"Frank" was followed by a slump during which Winehouse broke up with her boyfriend, suffered a long period of writer's block and, she later said, smoked a lot of marijuana.
"I had writer's block for so long," she said in 2007. "And as a writer, your self-worth is literally based on the last thing you wrote. ... I used to think, 'What happened to me?'
"At one point it had been two years since the last record and (the record company) actually said to me, 'Do you even want to make another record?' I was like, 'I swear it's coming.' I said to them, 'Once I start writing I will write and write and write. But I just have to start it.'"The album she eventually produced was a sensation.
Released in Britain in the fall of 2006, "Back to Black" brought Winehouse global fame. Working with producers Mark Ronson and Salaam Remi and soul-funk group the Dap-Kings, Winehouse fused soul, jazz, doo-wop and, above all, a love of the girl-groups of the early 1960s with lyrical tales of romantic obsession and emotional excess.
"Back to Black" was released in the United States in March 2007 and went on to win five Grammy awards, including song and record of the year for "Rehab."
Music critic John Aizlewood attributed her trans-Atlantic success to a fantastic voice and a genuinely original sound.
"A lot of British bands fail in America because they give America something Americans do better — that's why most British hip-hop has failed," he said. "But they won't have come across anything quite like Amy Winehouse."Winehouse's rise was helped by her distinctive look — black beehive of hair, thickly lined cat eyes, girly tattoos — and her tart tongue.
She was famously blunt in her assessment of her peers, once describing Dido's sound as "background music — the background to death" and saying of pop princess Kylie Minogue, "she's not an artist ... she's a pony."The songs on "Black to Black" detailed breakups and breakdowns with a similar frankness. Lyrically, as in life, Winehouse wore her heart on her sleeve.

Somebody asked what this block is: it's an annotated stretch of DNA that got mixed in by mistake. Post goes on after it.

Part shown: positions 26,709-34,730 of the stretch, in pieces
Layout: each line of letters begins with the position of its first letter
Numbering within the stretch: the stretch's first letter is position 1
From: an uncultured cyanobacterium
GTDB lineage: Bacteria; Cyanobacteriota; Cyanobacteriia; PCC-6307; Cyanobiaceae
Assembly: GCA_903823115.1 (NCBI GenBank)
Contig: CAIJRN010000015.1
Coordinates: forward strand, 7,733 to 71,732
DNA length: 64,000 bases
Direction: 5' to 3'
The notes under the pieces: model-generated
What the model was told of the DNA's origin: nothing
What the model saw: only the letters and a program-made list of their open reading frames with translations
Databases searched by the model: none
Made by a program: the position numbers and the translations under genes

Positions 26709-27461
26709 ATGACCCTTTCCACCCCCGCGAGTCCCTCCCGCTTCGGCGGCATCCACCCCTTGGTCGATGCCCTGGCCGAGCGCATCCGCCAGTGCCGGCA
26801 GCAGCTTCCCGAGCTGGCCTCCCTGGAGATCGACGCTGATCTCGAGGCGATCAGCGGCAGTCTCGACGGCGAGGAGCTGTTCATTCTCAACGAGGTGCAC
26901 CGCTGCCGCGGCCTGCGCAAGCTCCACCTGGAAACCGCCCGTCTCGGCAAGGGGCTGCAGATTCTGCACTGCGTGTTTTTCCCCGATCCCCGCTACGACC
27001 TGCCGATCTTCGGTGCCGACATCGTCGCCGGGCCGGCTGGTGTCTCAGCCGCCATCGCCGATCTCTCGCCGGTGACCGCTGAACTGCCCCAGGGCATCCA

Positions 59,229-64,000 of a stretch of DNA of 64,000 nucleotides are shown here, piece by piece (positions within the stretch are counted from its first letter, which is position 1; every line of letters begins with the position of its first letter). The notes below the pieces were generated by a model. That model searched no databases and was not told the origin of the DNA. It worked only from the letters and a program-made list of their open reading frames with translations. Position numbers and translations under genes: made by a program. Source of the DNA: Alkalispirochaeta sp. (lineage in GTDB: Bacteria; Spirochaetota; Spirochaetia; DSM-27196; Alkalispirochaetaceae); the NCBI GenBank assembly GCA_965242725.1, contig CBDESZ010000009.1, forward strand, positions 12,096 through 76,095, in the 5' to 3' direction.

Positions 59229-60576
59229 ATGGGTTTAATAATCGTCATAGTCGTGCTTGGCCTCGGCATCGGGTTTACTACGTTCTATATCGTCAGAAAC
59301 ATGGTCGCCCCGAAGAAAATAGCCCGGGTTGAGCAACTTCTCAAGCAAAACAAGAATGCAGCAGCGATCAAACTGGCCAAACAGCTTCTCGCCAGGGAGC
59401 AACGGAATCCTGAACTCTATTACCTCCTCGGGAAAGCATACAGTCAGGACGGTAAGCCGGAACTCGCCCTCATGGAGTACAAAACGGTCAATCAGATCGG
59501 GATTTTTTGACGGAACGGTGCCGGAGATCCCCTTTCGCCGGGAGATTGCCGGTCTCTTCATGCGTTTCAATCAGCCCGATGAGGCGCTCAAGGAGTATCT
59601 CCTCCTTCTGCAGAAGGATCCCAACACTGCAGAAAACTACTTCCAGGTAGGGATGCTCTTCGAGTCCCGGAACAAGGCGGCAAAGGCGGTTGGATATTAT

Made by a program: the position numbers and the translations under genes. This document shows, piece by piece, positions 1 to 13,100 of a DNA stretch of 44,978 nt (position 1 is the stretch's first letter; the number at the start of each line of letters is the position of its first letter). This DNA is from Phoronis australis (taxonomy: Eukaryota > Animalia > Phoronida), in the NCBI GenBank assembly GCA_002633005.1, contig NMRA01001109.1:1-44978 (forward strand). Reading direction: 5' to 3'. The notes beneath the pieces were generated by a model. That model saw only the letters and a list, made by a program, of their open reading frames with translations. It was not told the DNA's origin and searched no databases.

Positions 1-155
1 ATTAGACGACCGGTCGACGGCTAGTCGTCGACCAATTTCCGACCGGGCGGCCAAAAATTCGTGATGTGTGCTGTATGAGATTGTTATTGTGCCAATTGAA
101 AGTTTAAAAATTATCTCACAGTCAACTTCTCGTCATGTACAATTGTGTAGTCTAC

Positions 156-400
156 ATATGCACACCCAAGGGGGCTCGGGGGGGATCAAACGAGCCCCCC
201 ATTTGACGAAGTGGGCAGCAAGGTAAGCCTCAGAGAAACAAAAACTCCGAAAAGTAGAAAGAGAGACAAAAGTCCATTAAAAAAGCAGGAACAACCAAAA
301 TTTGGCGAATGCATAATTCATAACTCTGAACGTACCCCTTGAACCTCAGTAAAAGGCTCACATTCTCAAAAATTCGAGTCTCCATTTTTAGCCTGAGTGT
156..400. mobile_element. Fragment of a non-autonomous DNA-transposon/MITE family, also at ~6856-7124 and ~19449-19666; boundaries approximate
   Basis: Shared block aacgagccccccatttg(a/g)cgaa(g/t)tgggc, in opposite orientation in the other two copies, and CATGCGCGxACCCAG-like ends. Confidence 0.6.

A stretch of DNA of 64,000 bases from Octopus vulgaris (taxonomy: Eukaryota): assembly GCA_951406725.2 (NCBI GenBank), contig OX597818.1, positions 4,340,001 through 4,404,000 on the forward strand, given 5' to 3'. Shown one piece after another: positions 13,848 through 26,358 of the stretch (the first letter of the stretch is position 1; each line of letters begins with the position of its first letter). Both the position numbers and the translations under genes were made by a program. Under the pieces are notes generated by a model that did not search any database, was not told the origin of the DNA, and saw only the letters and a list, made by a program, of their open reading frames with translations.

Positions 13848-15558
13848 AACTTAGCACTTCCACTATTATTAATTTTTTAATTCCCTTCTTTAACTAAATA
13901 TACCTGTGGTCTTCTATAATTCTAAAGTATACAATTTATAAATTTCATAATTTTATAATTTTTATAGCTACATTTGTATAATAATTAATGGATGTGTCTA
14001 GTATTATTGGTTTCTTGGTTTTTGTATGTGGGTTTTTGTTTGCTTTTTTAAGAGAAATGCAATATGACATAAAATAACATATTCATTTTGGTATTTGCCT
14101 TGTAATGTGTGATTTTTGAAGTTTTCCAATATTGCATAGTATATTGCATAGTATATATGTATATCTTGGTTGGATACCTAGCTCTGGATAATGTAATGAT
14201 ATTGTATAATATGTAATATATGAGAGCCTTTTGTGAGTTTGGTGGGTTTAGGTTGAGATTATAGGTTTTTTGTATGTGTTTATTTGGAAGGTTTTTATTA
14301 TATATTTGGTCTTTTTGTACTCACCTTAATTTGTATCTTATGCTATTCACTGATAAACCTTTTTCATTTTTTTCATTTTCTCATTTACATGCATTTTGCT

"I listen to a lot of '60s music, but society is different now," Winehouse said in 2007. "I'm a young woman and I'm going to write about what I know."
Even then, Winehouse's performances were sometimes shambolic, and she admitted she was "a terrible drunk."
Increasingly, her personal life began to overshadow her career.
She acknowledged struggling with eating disorders and told a newspaper that she had been diagnosed as manic depressive but refused to take medication. Soon accounts of her erratic behavior, canceled concerts and drink- and drug-fueled nights began to multiply.
Photographs caught her unsteady on her feet or vacant-eyed, and she appeared unhealthily thin, with scabs on her face and marks on her arms.There were embarrassing videos released to the world on the Internet. One showed an addled Winehouse and Babyshambles singer Pete Doherty playing with newborn mice. Another, for which Winehouse apologized, showed her singing a racist ditty to the tune of a children's song.
Winehouse's managers went to increasingly desperate lengths to keep the wayward star on the straight and narrow. Before a June 2011 concert in Belgrade — the first stop on a planned European comeback tour — her hotel was stripped of booze. It did no good,
Winehouse swayed and slurred her way through barely recognizable songs, as her band played gamely and the audience jeered and booed.Winehouse flew home. Her management canceled the tour, saying Winehouse would take some time off to recover.
Though she was often reported to be working on new material, fans got tired of waiting for the much-promised followup to "Back to Black."
Occasional bits of recording saw the light of day. Her rendition of The Zutons' "Valerie" was a highlight of producer Mark Ronson's 2007 album "Version," and she recorded the pop classic "It's My Party" for the 2010 Quincy Jones album "Q: Soul Bossa Nostra."
But other recording projects with Ronson, one of the architects of the success of "Back to Black," came to nothing.
She also had run-ins with the law. In April 2008, Winehouse was cautioned by police for assault after she slapped a man during a raucous night out.
The same year she was investigated by police, although not charged, after a tabloid newspaper published a video that appeared to show her smoking crack cocaine.In 2010, Winehouse pleaded guilty to assaulting a theater manager who asked her to...Read more.